Geneva, Switzerland - If you’ve ever wondered just how tough a Formula One crash helmet has to be, you’re about to find out; the International Automobile Federation has just released a new helmet standard that will be mandatory for F1 from the 2019 season and in other disciplines soon after.

It’s worth noting that this is a car-racing helmet; it’s not legal for motorcycles, either on the street or the track, because the visor aperture is too small to permit the required field of vision. I was given a Bell XFM-1 Formula One helmet as a gift in the early 1980s but I only wore it a couple of times because I found it utterly claustrophobic - I even had to move my head to check the bike’s mirrors.

In total contrast, FIA safety director Laurent Mekies said at the reveal that the top of the new helmet’s visor opening had been lowered by 10mm to provide ballistic protection for "unprecedented levels of safety during impact from debris" - presumably in reaction, along with the ‘halo’ protective bar, to the injuries suffered by Felipe Massa and Henry Surtees.

The new standard specification was developed in collaboration with helmet makers Stilo, Bell, Schubert and Arai; the demo helmet in the pictures was made by Bell Racing in Italy.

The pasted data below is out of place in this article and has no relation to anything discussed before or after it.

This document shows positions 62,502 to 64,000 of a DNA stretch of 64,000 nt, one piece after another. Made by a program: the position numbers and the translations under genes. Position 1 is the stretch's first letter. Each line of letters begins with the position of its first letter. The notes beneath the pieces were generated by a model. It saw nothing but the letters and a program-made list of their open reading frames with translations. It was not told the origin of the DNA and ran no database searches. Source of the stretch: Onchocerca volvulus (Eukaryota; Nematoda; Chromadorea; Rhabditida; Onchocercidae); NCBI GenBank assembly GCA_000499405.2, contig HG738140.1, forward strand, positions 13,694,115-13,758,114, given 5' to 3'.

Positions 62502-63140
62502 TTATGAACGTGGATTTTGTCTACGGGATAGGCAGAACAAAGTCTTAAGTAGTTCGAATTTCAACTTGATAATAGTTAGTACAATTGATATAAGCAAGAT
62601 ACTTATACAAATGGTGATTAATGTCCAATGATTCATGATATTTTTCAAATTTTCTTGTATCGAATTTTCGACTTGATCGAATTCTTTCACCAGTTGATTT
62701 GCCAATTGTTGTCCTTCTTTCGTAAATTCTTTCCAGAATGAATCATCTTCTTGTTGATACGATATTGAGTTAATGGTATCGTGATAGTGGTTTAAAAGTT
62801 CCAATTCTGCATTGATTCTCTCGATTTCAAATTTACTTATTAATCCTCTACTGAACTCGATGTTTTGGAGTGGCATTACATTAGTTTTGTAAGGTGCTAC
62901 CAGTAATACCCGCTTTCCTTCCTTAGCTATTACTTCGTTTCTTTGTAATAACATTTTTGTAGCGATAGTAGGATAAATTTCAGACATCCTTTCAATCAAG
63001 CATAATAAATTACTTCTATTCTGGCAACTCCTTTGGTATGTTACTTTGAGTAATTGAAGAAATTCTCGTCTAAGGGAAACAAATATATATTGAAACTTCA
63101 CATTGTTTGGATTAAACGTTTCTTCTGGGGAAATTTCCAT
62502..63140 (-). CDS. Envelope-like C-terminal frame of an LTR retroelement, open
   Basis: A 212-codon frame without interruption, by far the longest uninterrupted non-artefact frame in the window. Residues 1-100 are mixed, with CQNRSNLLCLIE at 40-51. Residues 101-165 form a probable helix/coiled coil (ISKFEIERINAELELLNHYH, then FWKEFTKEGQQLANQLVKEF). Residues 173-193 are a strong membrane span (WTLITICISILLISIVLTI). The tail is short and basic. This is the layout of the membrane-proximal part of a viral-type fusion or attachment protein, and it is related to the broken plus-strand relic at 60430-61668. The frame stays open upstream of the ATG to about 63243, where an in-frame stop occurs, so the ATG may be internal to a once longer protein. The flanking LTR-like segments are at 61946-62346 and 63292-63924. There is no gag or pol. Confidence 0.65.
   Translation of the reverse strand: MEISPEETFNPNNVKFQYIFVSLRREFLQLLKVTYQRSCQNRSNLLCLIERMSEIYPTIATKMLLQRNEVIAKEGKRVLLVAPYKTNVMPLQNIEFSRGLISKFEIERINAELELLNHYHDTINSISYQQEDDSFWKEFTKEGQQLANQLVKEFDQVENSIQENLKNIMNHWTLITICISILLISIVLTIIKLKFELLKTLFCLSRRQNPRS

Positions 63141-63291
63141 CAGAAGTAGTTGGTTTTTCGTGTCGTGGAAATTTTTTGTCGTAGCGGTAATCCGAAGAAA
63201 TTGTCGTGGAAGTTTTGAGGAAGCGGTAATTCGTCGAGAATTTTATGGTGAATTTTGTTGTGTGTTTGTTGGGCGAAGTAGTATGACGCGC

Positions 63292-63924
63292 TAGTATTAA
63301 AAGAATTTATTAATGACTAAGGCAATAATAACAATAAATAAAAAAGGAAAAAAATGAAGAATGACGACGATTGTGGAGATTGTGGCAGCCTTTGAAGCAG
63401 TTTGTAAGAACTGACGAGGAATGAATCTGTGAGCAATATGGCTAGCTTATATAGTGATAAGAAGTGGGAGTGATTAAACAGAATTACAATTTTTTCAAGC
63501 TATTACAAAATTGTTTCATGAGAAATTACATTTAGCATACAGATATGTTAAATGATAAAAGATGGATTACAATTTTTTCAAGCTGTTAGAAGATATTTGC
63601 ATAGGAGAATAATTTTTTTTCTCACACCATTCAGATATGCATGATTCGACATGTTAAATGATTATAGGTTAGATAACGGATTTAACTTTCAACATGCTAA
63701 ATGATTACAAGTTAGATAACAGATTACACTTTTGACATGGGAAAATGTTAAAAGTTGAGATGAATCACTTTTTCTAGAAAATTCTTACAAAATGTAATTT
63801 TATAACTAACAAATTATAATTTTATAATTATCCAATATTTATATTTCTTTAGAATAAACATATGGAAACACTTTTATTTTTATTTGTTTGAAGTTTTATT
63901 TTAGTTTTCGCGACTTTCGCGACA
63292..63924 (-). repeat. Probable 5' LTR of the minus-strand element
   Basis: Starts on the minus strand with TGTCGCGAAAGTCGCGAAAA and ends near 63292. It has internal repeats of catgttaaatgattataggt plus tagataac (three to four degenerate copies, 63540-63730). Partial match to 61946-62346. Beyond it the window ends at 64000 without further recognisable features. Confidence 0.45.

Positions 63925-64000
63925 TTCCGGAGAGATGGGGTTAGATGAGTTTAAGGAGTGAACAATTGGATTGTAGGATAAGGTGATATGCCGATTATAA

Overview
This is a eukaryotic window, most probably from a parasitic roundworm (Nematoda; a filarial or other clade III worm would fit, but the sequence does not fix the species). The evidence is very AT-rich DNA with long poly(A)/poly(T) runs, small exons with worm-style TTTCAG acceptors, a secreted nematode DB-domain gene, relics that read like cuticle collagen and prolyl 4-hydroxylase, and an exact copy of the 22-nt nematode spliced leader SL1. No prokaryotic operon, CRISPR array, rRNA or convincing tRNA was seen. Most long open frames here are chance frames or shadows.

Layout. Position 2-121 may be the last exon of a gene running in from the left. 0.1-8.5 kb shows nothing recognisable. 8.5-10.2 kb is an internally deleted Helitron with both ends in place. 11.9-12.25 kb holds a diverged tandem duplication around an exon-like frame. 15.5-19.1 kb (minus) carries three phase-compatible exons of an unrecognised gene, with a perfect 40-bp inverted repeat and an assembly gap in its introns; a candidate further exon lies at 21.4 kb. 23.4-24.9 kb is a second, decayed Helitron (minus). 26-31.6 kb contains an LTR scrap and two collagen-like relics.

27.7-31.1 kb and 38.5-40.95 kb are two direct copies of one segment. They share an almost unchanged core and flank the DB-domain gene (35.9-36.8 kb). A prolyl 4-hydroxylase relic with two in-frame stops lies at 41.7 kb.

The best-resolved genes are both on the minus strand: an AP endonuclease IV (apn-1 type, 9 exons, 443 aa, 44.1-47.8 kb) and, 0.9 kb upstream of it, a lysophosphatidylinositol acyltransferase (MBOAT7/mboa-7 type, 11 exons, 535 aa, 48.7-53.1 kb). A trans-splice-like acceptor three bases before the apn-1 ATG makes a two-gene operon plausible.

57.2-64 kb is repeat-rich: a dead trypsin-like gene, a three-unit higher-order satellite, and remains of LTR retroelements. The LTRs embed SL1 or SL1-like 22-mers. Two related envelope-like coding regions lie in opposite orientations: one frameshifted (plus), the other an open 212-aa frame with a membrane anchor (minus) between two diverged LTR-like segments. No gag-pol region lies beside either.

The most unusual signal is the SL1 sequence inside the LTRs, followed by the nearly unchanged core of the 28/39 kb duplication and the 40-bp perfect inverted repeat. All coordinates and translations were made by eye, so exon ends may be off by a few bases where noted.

Its outer shell is moulded using advanced composite materials, including carbon fibre and Kevlar, to ensure resistance to crushing and penetration, while the crushable inner shell is Styrofoam with a flameproof fabric lining, and is designed to deform under impact, thus absorbing forces that would otherwise be carried over to the wearer’s head.

Under the new FIA standard 8860-2018:

The helmet must withstand an impact at six metres per second, with peak deceleration on the driver’s head of no more than 200G, and at 9.5 metres per second with no more than 275G imparted to the head.

The chin guard is hit with a mechanical hammer at 5.5 metres per second; peak deceleration shall not exceed 275G.

Then they shoot a 225g metal projectile at the helmet at 250km/h - and once again the peak deceleration mustn’t exceed 275G.

A 10kg weight is dropped 5.1 metres onto helmet and the transmitted force mustn’t exceed 10 kilo Newtons, while a four-kilo impactor dropped onto helmet at 7.7 m/s must not penetrate the outer shell.

An air rifle fires a 1.2 gram pellet at the visor - and the pellet may not penetrate to the inside of the helmet.

All the attachment points are checked for mechanical strength, the surface is checked for uniformity to minimise friction and finally, the helmet exposed to a 790 degree flame - and it must stop burning immediately the flame is removed.

IOL Motoring